Now you may read this passage and say, “Okay, what’s the problem here?  God did command Adam in the garden to subdue the earth, which can be taken as develop it and make progress for the human race.  Isn’t that what’s going on here?”  The simplest answer to that is yes and no.  Yes, humanity is developing and progressing (a good thing), but in the process of doing so, they become self-centered and self-glorifying (a bad thing).  God’s solution: confuse the language.  Divide them, lest they in their unity repeat the depravity of previous generations and incur another global judgment.  Notice God’s confidence in man’s abilities, “…nothing they propose to do will now be impossible for them.”

The Internet: A Modern-Day Tower of Babel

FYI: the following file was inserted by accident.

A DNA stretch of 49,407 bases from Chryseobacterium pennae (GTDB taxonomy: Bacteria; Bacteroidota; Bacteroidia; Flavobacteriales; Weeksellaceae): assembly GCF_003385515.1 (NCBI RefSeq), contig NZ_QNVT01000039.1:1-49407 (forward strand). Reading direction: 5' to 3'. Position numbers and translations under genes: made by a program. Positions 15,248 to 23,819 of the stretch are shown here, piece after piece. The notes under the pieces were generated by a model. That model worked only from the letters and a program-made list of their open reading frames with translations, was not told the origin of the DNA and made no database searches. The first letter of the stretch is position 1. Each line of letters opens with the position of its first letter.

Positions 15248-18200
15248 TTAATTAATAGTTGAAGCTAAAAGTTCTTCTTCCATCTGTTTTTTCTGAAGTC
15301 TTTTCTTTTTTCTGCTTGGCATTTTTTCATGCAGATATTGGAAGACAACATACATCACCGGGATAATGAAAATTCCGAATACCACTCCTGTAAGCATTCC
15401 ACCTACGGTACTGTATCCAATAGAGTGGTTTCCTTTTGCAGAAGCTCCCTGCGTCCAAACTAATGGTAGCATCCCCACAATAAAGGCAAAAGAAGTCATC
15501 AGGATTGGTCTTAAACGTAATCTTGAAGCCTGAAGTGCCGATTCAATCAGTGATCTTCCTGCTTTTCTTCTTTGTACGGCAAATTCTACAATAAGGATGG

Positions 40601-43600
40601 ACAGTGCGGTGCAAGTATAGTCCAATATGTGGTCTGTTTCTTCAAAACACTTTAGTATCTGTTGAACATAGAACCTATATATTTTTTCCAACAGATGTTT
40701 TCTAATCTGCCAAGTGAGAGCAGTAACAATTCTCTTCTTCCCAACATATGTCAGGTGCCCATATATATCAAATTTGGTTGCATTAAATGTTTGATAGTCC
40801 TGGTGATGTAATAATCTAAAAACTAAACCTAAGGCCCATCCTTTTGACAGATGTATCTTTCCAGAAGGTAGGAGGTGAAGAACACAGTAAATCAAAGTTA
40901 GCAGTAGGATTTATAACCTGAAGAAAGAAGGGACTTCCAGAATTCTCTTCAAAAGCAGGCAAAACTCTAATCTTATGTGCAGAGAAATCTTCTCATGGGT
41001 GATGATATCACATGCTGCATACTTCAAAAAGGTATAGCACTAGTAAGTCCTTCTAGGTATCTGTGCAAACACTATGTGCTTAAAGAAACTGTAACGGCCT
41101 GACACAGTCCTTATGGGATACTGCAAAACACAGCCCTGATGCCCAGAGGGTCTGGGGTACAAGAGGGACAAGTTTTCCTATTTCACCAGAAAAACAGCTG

I am constantly amazed at technology.  When my sister lived overseas I was introduced to Skype.  It was amazing to be able to sit in front of my computer and have a face-to-face chat with a loved one living six time zones away.  Today we carry in our pockets the ability to share our thoughts, locations, dining habits and life events with hundreds, if not thousands, of friends, family and followers.  The smart phone, and its oversized cousin, the tablet have transformed our abilities to communicate, connect and create.  The online community and social networking have allowed a great many good things to occur.  Missionaries are better able to update their supporters.  Small, rural churches that have a savvy enough leadership are beginning to have a global impact via podcasts, online lessons and downloadable resources.  Prayer requests can reach people everywhere instantly.  The internet is definitely a prime example of man “subduing” the earth and developing it in a progressive way.